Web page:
In 1852 there were approximately seventy Catholic worshipers in Provincetown, most of them of Irish descent. With no easy means of transportation, and no church anywhere in the near vicinity, the Reverend Joseph Finotti periodically traveled from Boston celebrate Mass and hear confessions. Religious services would take place in the parlors of these worshipers and due to the long journey, Fr. Finotti often stayed in these homes as well. By 1854 these devout folks had raised enough money to purchase property that included a building large enough for a church and a separate room to allow lodging for the visiting priest. The building was called Snow’s Block but it didn’t last long as a church as it was quite small and the number of Catholics was growing. After several other buildings were used, property known as Parker’s Plain was purchased and construction began. This location would be permanent and was dedicated as a church by the Most Reverend Thomas F. Hendricken, Bishop of Providence, RI. The date was October 11, 1874. Ulysses S. Grant was President and Pius the IX was Pope.
By the time of it’s dedication the number of Catholics who would fill the building for Mass had greatly increased, due to the influx of Portuguese seafaring families who had started settling in Provincetown in the 1860’s. In the year following the dedication of the church, Provincetown underwent a difficult time in history with many fires and shipwrecks devastating the people of the town. There was a great need for assistance and under Fr. John J. Maguire, St. Peter’s Aid Society was formed. Its mission was to assist the needy and to support “the sick and infirm members of the society.” (From the December 12, 1875 issue of the Provincetown Advocate)
As St. Peter the Apostle Roman Catholic Church began to grow, it underwent a period of devoted long term priests who strengthened the foundations of the parish. Fr. Manuel C. Terra was St. Peter’s 6th pastor and served for 31 years from August of 1893 to November 1924. Fr. John Silvia followed and served from 1924 to 1951. The Provincetown High School Class of 1947 produced three graduates who would go on to the Priesthood, Fr. Manuel Ferreira, Fr. Louis J. Joseph, and Fr. Leo Murphy. In 1948 Fr. Silvia was at the side of the Most Reverend James L. Connolly as he presided over the First Annual Blessing of the Fleet.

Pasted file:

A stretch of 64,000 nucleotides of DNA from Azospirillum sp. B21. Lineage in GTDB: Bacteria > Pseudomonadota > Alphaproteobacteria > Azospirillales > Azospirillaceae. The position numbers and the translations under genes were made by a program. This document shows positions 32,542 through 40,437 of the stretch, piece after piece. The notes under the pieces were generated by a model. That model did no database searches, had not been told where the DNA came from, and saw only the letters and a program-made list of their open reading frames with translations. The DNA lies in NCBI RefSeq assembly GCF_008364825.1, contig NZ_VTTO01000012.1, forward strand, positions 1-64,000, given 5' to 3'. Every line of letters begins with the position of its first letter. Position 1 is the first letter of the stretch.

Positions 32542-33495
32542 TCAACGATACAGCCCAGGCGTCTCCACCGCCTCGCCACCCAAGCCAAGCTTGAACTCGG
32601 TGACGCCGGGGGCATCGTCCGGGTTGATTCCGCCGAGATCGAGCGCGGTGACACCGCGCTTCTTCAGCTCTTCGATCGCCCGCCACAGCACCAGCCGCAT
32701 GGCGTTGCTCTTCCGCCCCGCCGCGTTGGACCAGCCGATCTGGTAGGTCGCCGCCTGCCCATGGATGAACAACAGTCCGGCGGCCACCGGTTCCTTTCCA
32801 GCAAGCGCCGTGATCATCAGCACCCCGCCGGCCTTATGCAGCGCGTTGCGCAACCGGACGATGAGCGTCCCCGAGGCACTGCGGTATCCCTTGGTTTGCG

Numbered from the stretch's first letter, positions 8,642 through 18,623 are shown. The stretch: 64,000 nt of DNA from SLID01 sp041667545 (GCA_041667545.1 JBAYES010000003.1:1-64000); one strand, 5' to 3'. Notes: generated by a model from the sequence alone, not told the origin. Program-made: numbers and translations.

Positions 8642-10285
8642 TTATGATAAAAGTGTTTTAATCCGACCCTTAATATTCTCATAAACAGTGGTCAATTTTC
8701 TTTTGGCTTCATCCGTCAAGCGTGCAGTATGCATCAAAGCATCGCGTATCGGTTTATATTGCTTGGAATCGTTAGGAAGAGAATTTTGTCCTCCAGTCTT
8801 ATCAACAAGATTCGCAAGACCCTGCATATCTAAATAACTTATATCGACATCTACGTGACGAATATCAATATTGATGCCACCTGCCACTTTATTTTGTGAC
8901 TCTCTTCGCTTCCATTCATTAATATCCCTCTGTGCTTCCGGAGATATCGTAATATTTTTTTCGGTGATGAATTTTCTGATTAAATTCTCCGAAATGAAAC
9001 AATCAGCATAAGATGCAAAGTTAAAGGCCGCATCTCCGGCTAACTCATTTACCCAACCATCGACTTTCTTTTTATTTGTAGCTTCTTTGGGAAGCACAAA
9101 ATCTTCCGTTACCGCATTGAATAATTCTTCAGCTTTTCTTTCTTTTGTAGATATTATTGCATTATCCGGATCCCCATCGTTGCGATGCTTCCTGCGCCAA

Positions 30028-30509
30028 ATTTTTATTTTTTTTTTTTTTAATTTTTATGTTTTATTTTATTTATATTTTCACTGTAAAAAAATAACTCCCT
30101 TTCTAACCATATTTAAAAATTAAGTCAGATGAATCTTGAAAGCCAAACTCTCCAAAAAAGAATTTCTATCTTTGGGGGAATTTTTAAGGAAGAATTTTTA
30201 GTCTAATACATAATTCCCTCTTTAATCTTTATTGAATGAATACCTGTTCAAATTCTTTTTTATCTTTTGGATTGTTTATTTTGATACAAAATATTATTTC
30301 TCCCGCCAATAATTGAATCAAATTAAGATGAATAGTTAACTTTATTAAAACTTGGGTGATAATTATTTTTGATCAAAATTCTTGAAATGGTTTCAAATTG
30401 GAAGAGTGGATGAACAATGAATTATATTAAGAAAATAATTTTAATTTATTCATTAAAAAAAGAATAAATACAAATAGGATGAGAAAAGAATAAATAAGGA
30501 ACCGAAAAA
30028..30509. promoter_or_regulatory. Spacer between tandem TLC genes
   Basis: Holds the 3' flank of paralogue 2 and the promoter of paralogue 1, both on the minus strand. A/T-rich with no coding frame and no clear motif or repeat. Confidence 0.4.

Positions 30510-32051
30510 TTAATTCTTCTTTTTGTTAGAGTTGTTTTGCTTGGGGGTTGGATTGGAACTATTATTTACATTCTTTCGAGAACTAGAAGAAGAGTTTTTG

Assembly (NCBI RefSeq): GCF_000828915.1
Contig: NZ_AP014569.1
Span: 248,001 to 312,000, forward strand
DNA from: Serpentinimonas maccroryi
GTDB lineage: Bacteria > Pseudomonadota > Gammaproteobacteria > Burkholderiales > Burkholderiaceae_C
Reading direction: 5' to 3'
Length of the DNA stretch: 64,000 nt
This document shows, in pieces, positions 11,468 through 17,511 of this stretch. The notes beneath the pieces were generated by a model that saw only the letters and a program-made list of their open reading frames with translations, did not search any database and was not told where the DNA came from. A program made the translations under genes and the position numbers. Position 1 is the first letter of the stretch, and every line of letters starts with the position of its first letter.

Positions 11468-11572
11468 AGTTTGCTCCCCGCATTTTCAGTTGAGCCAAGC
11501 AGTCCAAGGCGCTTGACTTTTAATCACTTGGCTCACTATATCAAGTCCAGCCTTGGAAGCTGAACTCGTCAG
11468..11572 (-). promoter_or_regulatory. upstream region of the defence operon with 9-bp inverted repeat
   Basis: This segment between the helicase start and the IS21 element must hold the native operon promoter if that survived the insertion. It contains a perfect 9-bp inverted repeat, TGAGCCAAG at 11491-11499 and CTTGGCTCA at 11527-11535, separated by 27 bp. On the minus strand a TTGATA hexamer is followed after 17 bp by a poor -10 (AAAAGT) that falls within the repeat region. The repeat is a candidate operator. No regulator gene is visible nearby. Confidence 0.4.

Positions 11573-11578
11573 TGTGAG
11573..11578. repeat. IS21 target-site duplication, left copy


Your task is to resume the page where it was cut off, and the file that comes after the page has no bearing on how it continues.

Sometime between 1920- 1924 (dates vary,) St. Peter’s faced a crisis. Residents said to have connections to the KKK burned a cross in front of the church, likely in protest of immigration, especially by the strong Portuguese community. This divisive act only made the parish stronger as members came together to support one another. Previously established but not well organized, the burning cross secured the commitment of men to strengthen and grow St. Peter’s chapter of the Knights of Columbus, which continues to support the church as well as the entire community to this day.
Taking over from Fr. Silvia was one of his assistant pastors, a priest named Leo J. Duart. Fr. Duart’s name carries many memories for the people of Provincetown. Much beloved by his parishioners and the town as a whole, Fr. Duart made it his mission to rebuild and beautify the church. His greatest dream however, was opening a Catholic school in town; a dream he accomplished in the autumn of 1967. St. Peter’s School was staffed by the Sisters of the Love of God, an order dedicated to education who had previously been teaching in Cuba. Sadly, due to declining vocations and enrollment, and increasing costs, the school closed in 1971. Having been granted the honorary title by Pope Paul VI in 1967, Monsignor Duart remained
pastor of St. Peter’s until 1975.
The church was shaken to it’s very core following a massive electrical fire that destroyed the building on January 5th, 2005, the day after a major blizzard. Due to the dedication of Provincetown’s volunteer fire department, (some of whom had to walk to the fire scene through snow drifts 3 feet high as many secondary roads were still unplowed,) and mutual aid from fire departments of several Cape towns, no one was injured. But the entire church, including the altar mural of Jesus walking on water, painted by local artist Eugene Sparks, was destroyed. By the grace of God, the tabernacle was spared. According to several firefighters who entered the building, it was as if the fire consumed everything in it’s path but died out as it neared the tabernacle.
Provincetown is a faith filled, hardworking town and with support from the entire community, St. Peter’s did not miss one Mass and immediately began plans to rebuild. Under the guidance of the parish priest at the time, Fr. Henry Dahl, St. Peter’s was rebuilt. On July 13, 2008, just over 3 years following the fire, the Most Reverend George W. Coleman, Bishop of Fall River dedicated the beautiful, new St. Peter’s Church.
As scripture tells us, and as the rock on the altar reminds us, Thou art Peter and upon this rock I will build my church (Matthew 16:18) with love of God, and love of neighbor, you can build a foundation of faith to be cherished forever.